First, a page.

is almost impossible to find a fitting description for a musician
such as Manu Dibango who has made such an enormous contribution
to African music as a whole. He is a saxophonist, nicknamed
'The lion of Cameroon', from a track on The Very Best of
African Soul album. Originally trained in classical
piano, his musical career began in Brussels and Paris in the
1950s. 1960 finds him in Congo as a member of African Jazz led
by Joseph Kabasele (Le Grand Kalle)! He formed his own band
in Cameroon in 1963, moving to Paris in 1965. His international
breakthrough came in 1972 with Soul Makossa.
Manu Dibango is extraordinarily versatile,
having played almost every style of music you care to mention:
soul, reggae, jazz, spirituals, blues... Dibango features on
albums by Angelique Kidjo, Anne-Marie
Nzié, Meiway and Kékélé
(Kinavana, 2006) and, on his Wakafrika album
of 1994, many top African and international musicians contribute
(see CDs), In 1985 Manu raised funds
for famine-striken Ethiopia through his successful 'Tam-Tams
for Ethiopia' project with Mory Kante
Manu's first album was recorded in 1969
and in 1970 he accompanied Franklin Boukaka on a classic 12-track
album (see CDs). In 2000 two were released:
Anthology, a boxed set of 3 CDs (see CDs)
and Mboa' Su (see CDs) which
includes a new arrangement of Franklin Boukaka's track 'Aye
(Le Bucheron), made for the
millennium celebrations on Robben Island in the presence of
and Thabo Mbeki. Listening to the Anthology
CDs you will find some amazing
contrasts from one track to the next.
In 2000 Manu gave a concert in Cameroon after many years away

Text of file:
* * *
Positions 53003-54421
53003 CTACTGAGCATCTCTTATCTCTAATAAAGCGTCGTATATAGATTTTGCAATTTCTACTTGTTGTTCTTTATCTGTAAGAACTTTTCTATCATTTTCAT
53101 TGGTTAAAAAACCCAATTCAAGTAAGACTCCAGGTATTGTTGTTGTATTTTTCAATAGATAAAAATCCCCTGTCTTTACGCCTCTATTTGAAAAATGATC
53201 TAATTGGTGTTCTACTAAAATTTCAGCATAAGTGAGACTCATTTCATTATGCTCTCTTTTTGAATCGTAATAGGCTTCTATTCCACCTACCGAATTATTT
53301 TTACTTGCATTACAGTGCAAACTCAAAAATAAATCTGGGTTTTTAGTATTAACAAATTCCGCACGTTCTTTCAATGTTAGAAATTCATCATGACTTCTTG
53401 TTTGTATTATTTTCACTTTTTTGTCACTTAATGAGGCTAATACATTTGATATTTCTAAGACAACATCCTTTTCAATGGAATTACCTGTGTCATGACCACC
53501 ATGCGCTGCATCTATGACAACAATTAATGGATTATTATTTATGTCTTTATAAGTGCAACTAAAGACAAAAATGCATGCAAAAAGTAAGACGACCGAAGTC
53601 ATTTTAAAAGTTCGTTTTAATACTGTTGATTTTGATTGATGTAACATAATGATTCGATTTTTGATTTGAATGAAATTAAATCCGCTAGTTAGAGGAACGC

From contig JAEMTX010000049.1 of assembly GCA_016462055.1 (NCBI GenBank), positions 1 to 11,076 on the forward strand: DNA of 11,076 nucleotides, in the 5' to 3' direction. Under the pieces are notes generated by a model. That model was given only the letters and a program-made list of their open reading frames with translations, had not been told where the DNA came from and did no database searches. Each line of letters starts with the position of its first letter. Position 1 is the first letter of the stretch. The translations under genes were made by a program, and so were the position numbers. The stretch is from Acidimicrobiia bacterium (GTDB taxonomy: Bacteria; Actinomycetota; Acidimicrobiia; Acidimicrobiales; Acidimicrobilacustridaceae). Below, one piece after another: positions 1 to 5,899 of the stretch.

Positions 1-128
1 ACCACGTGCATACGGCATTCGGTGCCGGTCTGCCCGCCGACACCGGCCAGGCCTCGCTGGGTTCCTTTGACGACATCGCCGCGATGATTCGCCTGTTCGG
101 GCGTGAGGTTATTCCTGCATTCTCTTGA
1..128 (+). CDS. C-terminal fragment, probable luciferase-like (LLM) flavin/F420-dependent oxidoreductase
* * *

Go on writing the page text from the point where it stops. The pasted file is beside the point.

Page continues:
and was given the honour Cameroonian of the Century together
with football star Roger Milla. An album with a difference was
released in 2002: entitled B Sides, most of the tracks
are remastered from recordings in the 1970s where Manu plays,
not sax, but the marimba and vibraphone. There are Rough
Guides to the
music of whole countries
Manu warrants one all to himself: the 13-track album
The Rough Guide to Manu Dibango (2004) has the full range
of his songs, classics
and rarities (see CDs).
Manu's autobiography was originally published in French in 1989
with the English translation,Three
Kilos of Coffee, published in 1994 (see Reading).
The book makes fascinating reading as Manu describes his experiences
personally. In 1984 he originated the word 'negropolitain'.
Manu performed alongside Cuban Clave Y
Guaguanco at the Barbican in London in 1999 and played there
again in April 2001 with the spectacular Afro-Funk Big Band
including Richard Bona, Claude
Deppa and Tony Allen. In 2003
he was on stage with Ray Lema at WOMAD Reading (see photo above)!
In September the same year Manu was in London with the Soweto
String Quartet for an evening of songs of struggle and liberation.
To celebrate his 70th birthday Manu held a unique concert with
special guests at London's Barbican in October 2004. Earlier
in 2004 he was named as Unesco's Peace Artist of the Year.
A major event for 2007 was Manu's celebration of his 50 years
in music, coinciding with the release of a CD/DVD The Lion
of Africa. Manu paid tribute to jazz composer and musician
Sydney Bechet, who had been a powerful motivating force his
life, in an album Homage to New Orleans: Manu Dibango joue
Sydney Bechet (2007). In 2011 Manu went on to collaborate
with Wayne Beckford for a new version of 'Soul Makossa' as well
as an album Past Present Future. Visit
for details of Manu's exciting concert dates. For example he
was at the 2012 Kriol Jazz Festival in Cape Verde in which Cesaria
Evora was honoured.